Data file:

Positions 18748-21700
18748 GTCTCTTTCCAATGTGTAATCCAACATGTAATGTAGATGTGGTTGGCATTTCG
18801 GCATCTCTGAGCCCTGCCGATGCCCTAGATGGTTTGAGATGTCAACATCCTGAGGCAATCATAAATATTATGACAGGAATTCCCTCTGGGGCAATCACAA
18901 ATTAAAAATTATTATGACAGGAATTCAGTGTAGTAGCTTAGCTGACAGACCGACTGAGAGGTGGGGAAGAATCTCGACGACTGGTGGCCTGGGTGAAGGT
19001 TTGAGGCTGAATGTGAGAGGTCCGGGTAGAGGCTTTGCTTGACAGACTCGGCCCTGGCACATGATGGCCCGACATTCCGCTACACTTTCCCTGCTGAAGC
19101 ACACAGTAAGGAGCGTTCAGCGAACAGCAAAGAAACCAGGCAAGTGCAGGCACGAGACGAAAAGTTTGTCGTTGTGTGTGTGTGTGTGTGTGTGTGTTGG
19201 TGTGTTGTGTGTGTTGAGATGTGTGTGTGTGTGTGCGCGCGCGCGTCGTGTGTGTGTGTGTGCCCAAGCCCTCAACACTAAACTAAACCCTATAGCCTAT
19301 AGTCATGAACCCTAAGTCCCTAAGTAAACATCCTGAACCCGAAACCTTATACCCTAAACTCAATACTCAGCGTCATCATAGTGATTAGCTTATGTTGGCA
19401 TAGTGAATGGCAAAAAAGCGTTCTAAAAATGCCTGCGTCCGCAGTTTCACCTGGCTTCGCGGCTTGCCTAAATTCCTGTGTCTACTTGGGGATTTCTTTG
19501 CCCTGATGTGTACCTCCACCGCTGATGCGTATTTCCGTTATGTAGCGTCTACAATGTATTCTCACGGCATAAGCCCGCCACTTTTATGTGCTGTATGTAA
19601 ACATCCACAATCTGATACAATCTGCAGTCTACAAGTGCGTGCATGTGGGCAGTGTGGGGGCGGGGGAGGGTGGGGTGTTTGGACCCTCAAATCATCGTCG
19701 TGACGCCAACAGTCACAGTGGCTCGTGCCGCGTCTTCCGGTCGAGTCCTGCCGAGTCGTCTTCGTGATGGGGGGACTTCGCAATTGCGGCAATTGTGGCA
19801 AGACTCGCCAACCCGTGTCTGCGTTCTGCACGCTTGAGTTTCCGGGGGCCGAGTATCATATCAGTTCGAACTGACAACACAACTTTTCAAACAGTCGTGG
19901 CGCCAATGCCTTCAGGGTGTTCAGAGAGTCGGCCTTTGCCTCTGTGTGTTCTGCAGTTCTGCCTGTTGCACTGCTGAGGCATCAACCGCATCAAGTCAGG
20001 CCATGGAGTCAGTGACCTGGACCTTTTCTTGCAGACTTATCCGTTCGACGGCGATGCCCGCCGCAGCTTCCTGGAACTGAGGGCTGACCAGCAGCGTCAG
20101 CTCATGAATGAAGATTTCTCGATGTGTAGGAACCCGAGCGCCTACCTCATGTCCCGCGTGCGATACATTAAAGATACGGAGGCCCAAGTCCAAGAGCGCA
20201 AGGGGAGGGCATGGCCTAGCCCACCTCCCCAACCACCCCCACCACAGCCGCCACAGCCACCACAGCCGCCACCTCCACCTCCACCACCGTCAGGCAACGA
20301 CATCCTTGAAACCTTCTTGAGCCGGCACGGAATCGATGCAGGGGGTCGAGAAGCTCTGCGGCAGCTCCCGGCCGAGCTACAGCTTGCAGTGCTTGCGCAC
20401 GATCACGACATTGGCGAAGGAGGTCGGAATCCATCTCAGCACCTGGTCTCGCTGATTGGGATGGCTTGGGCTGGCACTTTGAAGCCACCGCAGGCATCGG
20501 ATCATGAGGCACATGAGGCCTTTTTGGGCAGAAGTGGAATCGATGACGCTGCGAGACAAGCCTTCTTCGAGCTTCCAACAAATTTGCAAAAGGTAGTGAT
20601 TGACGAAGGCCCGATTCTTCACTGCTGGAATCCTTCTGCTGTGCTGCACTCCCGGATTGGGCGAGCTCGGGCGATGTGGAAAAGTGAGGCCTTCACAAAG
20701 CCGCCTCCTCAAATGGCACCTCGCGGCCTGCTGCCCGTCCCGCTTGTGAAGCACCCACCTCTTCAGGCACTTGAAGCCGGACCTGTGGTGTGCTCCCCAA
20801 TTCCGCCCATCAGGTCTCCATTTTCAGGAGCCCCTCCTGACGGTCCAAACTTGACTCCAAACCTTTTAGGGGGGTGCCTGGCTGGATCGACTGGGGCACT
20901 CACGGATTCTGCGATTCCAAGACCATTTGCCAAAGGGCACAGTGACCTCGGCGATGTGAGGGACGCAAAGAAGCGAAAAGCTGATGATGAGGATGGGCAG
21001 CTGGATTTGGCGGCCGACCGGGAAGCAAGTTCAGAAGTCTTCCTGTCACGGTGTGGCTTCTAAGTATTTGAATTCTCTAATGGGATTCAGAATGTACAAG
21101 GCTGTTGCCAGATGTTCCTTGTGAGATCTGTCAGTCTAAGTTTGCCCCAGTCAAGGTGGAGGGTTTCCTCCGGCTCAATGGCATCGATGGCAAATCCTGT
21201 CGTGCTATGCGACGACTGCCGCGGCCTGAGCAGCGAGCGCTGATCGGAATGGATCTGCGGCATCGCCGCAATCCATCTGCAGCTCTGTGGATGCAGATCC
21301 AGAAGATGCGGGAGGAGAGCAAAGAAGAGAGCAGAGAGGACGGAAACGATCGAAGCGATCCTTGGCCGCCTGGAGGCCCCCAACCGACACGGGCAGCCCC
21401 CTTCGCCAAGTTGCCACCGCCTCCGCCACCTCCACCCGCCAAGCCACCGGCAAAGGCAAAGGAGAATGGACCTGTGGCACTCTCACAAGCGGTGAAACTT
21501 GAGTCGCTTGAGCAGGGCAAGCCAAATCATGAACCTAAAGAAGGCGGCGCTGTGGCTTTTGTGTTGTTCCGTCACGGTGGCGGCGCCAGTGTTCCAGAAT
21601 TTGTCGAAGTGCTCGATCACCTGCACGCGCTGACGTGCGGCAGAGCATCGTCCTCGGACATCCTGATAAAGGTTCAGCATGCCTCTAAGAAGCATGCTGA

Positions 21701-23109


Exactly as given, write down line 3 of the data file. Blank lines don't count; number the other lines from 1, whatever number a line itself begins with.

18801 GCATCTCTGAGCCCTGCCGATGCCCTAGATGGTTTGAGATGTCAACATCCTGAGGCAATCATAAATATTATGACAGGAATTCCCTCTGGGGCAATCACAA